In a hearing convened by the Senate Committee on Health, Education, Labor and Pensions (HELP), witnesses outlined opportunities to improve health information exchange, citing the absence of a nationally-recognized identifier as an ongoing challenge to matching patients to their healthcare data.
Senator Elizabeth Warren (D-MA) cited a 2012 CHIME study of 128 healthcare CIOs and other senior healthcare leaders in which nearly one-fifth indicated that their hospital had experienced an adverse event during the course of the year due to a patient information mismatch. The Senator spoke to the dangers of patient mismatches and called on witnesses to articulate what Congress and the Office of the National Coordinator for Health IT (ONC) can do to solve this patient safety issue.
CHIME member Craig D. Richardville, MBA, FACHE, Senior Vice President and Chief Information Officer at Carolinas HealthCare System, was among the witnesses that pointed to the need for a consistent method by which to identify patients. Richardville described the palm scans done within his system, resulting in a 99 percent match rate, but emphasized that the near-perfect match rate is only within his systems.
“This is one of the most public and noteworthy conversations that has taken place on the issue of patient identification,” said CHIME Interim Vice President of Public Policy Leslie Krigstein. “It’s time that Congress recognize the inability to accurately identify patients is fundamentally a patient safety issue.”
The College of Healthcare Information Management Executives (CHIME) has long been an advocate for the accurate, efficient matching of patients with their healthcare data to radically reduce medical errors and save lives. In an effort to find a universal solution for accurately matching patients with their healthcare information, CHIME announced in March that will launch a $1 million challenge later this summer on the HeroX platform.
The hearing, entitled “Health Information Exchange: A Path Towards Improving the Quality and Value of Health Care for Patients,” featured a panel of industry stakeholders gathered to evaluate solutions for improving interoperability. The hearing is one of several being held by the committee to evaluate electronic health records (EHRs) and the promise of health IT.
In addition to Richardville, witnesses included Christine Bechtel, Advisor to the National Partnership for Women & Families and Chair of the Health IT Policy Committee Consumer Workgroup; Neal Patterson, CEO of Cerner; and Thomas H. Payne, M.D., Chair-Elect of the American Medical Informatics Association (AMIA) and Medical Director of IT Services at UW Medicine, University of Washington School of Medicine.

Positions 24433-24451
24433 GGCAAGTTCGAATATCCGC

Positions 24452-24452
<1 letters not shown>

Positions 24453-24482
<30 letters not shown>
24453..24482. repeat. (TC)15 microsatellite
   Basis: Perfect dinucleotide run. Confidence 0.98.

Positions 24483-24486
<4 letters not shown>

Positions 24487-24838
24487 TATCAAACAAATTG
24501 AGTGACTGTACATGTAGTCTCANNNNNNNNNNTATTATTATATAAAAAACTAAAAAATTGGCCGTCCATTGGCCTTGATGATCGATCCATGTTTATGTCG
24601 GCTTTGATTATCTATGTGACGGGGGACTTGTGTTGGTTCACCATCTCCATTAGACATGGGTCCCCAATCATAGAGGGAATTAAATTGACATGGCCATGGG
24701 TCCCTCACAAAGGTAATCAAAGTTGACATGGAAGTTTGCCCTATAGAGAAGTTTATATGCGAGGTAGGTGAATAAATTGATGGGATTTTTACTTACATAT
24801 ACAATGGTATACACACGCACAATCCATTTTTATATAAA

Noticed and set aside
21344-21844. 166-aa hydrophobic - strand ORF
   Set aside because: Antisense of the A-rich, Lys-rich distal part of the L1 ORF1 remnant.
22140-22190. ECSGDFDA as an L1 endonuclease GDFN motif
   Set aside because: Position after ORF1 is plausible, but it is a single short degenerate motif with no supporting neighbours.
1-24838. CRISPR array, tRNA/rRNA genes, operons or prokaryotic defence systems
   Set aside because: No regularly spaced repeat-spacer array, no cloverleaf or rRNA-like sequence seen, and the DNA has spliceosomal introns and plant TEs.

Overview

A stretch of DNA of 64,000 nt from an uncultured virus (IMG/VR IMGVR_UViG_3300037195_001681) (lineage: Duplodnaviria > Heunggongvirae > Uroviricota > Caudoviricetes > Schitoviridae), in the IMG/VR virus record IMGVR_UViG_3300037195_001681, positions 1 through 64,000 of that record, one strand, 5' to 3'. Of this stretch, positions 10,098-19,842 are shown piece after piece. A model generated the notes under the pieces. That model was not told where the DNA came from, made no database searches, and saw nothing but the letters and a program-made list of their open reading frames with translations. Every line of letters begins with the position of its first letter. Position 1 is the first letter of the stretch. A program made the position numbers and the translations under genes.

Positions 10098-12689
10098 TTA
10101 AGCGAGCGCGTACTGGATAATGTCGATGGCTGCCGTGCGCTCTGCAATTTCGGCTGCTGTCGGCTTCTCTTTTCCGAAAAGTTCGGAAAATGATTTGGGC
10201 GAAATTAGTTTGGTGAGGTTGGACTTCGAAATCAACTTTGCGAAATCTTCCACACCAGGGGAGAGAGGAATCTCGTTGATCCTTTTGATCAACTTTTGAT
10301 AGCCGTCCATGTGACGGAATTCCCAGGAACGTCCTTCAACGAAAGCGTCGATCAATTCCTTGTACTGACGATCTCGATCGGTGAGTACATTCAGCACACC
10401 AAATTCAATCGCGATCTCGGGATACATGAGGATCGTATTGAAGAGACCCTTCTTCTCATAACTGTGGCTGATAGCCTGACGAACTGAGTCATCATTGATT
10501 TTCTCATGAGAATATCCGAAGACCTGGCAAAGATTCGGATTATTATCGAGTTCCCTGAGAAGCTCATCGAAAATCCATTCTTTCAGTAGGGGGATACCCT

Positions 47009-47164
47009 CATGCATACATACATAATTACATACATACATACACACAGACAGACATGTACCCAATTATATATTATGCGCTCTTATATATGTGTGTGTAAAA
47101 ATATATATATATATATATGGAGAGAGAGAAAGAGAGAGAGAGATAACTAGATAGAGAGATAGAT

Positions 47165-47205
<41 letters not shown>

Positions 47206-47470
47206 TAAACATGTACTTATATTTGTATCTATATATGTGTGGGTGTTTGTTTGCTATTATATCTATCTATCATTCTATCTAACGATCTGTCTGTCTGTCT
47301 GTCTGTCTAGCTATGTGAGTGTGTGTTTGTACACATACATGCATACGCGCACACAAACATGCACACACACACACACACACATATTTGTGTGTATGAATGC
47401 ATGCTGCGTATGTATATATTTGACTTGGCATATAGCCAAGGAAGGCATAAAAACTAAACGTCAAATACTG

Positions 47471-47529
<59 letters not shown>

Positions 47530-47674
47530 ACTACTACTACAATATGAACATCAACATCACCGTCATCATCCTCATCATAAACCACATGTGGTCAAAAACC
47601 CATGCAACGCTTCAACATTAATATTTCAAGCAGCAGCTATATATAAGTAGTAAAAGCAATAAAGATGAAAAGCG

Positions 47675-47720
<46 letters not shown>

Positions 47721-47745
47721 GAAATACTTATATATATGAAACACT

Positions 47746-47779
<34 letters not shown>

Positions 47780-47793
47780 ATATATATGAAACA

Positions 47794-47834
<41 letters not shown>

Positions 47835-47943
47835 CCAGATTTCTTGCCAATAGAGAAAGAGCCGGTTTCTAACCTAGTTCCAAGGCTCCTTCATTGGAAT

Despite the nation’s progress with HIT implementation and adoption, Richardville testified that the current health IT ecosystem continues to be a challenge for providers due to lack of interoperability between EHR systems.
“Cost-effective, efficient, and easy to use and integrate health information is foundational to advancing and providing excellent care in this country,” he said. “Patients and care providers are missing opportunities to improve people’s health and welfare when information is not easily available.”
Richardville outlined several factors for creating a pathway to achieving interoperability including a functional set of standards, data transparency and government-led collaboration among providers, patients, vendors and payers.
“We need clear rules of the road for providers and vendors alike through establishment of functional data and transport standards, methods to measure and test functionalities, with enhanced enforcement tools for regulatory bodies to drive compliance in the marketplace,” Richardville told the committee.
CHIME commends the committee for their ongoing efforts to identify resolute policy actions that can facilitate better patient care through the use of health IT systems.
The College of Healthcare Information Management Executives (CHIME) is an executive organization dedicated to serving chief information officers and other senior healthcare IT leaders. With more than 1,500 CIO members and over 140 healthcare IT vendors and professional services firms, CHIME provides a highly interactive, trusted environment enabling senior professional and industry leaders to collaborate; exchange best practices; address professional development needs; and advocate the effective use of information management to improve the health and healthcare in the communities they serve.